An Oral History Of 'Never Been Kissed's Iconic Big-Kiss Finale

In 1999, the rom-com classic Never Been Kissed sent awkward, 20something journalist named Josie Geller (Drew Barrymore) back to high school to uncover the truth about teen culture. She saw it as a second chance to get adolescence right, hanging with the cool kids and going to prom. Instead, she fell hard for her dreamy English teacher, Sam (Michael Vartan), and learned that being cool isn't all it's cracked up to be. 20 years after its release, the rom-com has become iconic, and fans are still particularly obsessed with one of its scenes: the moment when Josie finally gets her kiss.

In the movie, Josie's story assignment takes a sharp turn when she challenges Sam to meet her at the baseball mound in front of the entire school and kiss her for the very first time. It's a romantic scene about a woman coming into her own, and the big kiss is unforgettable — not just for the millennials who grew up watching it at sleepovers, but for the people who made the movie. In honor of Never Been Kissed turning the big 2-0, cast and crew members Michael Vartan, Jordan Ladd, Abby Khon, Mona May, and Mary Ramos shared their memories of creating the kiss scene and their thoughts on the rom-com's enduring legacy.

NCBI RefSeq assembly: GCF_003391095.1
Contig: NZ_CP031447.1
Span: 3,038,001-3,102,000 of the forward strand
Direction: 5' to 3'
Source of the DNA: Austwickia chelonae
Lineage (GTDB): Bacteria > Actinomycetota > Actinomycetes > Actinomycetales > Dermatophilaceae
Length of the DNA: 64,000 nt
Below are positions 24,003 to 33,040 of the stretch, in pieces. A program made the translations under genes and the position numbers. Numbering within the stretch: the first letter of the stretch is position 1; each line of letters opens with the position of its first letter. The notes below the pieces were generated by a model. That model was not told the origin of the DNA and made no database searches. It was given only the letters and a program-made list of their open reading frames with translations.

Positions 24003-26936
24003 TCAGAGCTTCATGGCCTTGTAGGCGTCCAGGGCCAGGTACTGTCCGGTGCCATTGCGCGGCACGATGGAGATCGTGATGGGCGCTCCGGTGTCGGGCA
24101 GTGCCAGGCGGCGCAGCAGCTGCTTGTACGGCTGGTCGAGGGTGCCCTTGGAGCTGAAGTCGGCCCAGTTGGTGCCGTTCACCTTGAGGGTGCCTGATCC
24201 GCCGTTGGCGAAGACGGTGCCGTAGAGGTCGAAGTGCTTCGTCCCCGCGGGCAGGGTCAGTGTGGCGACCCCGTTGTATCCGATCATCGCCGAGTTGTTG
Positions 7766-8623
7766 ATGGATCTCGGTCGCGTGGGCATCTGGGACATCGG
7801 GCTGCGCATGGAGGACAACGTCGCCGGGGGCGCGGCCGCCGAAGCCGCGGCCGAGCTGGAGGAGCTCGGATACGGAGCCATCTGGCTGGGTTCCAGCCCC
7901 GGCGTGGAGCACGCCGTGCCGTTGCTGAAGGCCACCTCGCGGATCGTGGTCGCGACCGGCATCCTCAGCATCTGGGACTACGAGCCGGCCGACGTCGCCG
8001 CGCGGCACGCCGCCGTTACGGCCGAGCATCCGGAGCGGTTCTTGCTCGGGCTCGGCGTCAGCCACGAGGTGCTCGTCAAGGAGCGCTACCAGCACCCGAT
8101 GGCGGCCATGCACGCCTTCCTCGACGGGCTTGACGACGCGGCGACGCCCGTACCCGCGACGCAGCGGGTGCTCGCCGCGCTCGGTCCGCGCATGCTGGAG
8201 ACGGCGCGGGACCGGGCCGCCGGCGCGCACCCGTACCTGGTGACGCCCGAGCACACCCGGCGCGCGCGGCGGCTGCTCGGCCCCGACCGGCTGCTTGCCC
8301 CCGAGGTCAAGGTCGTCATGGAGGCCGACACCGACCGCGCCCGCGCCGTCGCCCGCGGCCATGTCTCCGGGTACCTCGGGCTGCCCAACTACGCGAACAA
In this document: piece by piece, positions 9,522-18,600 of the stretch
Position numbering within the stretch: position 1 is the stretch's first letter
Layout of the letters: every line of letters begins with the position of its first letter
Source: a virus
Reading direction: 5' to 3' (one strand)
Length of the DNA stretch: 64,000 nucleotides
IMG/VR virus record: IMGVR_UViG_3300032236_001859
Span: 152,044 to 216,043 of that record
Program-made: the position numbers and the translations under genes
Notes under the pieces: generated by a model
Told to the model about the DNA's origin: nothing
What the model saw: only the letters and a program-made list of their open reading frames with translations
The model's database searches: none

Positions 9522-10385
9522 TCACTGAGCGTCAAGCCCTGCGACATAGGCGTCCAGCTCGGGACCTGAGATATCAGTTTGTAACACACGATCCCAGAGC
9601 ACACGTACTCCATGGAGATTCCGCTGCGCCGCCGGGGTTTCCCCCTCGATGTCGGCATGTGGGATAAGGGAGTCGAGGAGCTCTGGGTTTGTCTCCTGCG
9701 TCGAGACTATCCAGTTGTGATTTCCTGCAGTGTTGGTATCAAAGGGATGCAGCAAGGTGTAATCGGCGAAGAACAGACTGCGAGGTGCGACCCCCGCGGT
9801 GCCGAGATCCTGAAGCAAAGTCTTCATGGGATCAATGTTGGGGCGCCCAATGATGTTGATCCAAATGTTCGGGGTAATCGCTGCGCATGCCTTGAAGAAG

Getting The Details Right